There are a wide range of symptoms associated with allergic rhinitis – a condition that’s caused by an over-sensitive immune system. Instead of ignoring the likes of pollen, animal dander, mould spores and dust mites, the immune system reacts to them and releases histamine which causes all sorts of havoc for our body.
Problems on the outer layer of the eye that are caused by the body’s reaction to allergens are generally termed allergic conjunctivitis. Symptoms of this include swelling, itchiness and redness in the eye.
When your eyes become itchy as a result of an over-reaction to certain allergens, this tends to make them red too. This is all down to the body’s inflammatory response which causes the blood vessels on the white outer layer of the eye to dilate or swell. This is an attempt to fight off allergens that may be within the eye area.
If the eyes are itchy it is extremely tempting to rub them to ease the problem however, this is best avoided as it will only make the area redder. This is because rubbing your eyes increases irritation rather than removing the problem, plus it can damage blood vessels too.
From cold weather to colds and flu, there are a many things that can cause red eyes so to help you work out if allergic rhinitis is behind the issue, here are a few things to consider.
Frequency – if your eyes are red often rather than intermittently it may be a sign that allergic rhinitis is the cause.
Season – pollen is the most common cause of allergic rhinitis so if your eyes become red in the spring and summer months when plants pollinate, this may indicate that allergic rhinitis is the cause.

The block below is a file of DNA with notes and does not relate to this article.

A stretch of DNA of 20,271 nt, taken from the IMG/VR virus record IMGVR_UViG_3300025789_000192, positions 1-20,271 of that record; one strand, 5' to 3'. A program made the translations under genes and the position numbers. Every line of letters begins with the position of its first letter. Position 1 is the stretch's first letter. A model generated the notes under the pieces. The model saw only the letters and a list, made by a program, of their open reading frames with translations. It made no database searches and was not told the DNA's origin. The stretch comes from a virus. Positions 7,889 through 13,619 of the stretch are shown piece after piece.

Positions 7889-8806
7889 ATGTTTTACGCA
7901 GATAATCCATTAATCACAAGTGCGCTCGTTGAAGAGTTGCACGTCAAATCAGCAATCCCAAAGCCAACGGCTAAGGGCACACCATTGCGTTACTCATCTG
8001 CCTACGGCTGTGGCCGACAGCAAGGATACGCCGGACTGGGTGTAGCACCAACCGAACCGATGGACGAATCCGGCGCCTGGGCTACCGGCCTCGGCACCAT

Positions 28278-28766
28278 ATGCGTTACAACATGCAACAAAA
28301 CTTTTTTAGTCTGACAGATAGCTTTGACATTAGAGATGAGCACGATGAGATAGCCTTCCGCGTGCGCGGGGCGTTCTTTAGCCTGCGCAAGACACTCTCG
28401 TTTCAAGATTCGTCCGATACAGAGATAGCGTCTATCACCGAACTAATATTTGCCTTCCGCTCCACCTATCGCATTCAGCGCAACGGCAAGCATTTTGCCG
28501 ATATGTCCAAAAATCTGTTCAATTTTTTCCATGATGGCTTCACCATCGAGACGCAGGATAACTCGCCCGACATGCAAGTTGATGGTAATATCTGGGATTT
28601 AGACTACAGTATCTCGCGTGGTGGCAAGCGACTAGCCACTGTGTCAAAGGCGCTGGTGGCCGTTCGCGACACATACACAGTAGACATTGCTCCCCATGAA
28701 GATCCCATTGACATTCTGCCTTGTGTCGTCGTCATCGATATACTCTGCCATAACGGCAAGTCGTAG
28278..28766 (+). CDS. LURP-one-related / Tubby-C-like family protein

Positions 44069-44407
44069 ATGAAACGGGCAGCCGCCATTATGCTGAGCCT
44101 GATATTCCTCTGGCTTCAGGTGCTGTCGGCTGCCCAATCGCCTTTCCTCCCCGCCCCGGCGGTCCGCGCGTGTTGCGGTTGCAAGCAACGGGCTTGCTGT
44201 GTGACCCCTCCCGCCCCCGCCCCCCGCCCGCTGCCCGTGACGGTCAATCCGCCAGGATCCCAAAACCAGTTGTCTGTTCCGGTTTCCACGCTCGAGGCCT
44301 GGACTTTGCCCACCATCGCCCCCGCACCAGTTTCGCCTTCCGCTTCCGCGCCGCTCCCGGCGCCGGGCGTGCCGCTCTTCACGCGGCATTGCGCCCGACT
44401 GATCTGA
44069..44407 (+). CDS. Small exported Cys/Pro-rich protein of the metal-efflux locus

Where – dust mites, mould spores and animal dander are some additional examples of things that cause allergic rhinitis. All of these are found indoors so if you feel your eyes become redder when you’re inside allergic rhinitis may be the reason for this.
It’s common for allergic rhinitis sufferers to experience red eyes during a flare up of the condition. This can be uncomfortable but luckily there are a few things you can do to address the problem.
Avoid foods with lots of histamine – things like caffeine, smoked meat and alcohol are all high in histamine so these are best avoided when you’re suffering from allergic rhinitis as they will only make symptoms more intense.
Cold compress – wet a cloth with cold water and use this to press round the eye area. This may have a soothing effect on your symptoms.
Contact lenses – decreasing your use of contact lenses stops allergens from becoming trapped in the eye area which could help decrease redness
Glasses – if you know pollen is the cause of your allergic rhinitis wearing glasses outdoors may be helpful as this protects your eyes from pollen.
Opt for foods low in histamine - such foods include fresh fruit and vegetables, fresh chicken, fresh fish and herbal teas.
Triggers - removing or avoiding your trigger is an easy way to improve your allergic rhinitis symptoms.
Moisturising Eye Drops – these are beneficial for a variety of eye problems that arise due to allergic rhinitis including watery eyes, itchy eyes and redness. It provides relief from irritation through the use of Euphrasia which has a long history in eye treatments.
Pollinosan Hayfever Tablets – these tablets address a whole range of allergic rhinitis symptoms such as congestion, itchy eyes and inflammation which often accompany the problem of redness around the eye. What’s more, these tablets are non-drowsy and can be used alongside conventional allergic rhinitis treatments as well.
For a general allergic rhinitis treatment, doctors often turn to anti-histamines as these block the release of histamine which is behind many of the symptoms linked to the condition.
Eye drops may also be recommended as these can have anti-histamine, anti-inflammatory or decongestant properties.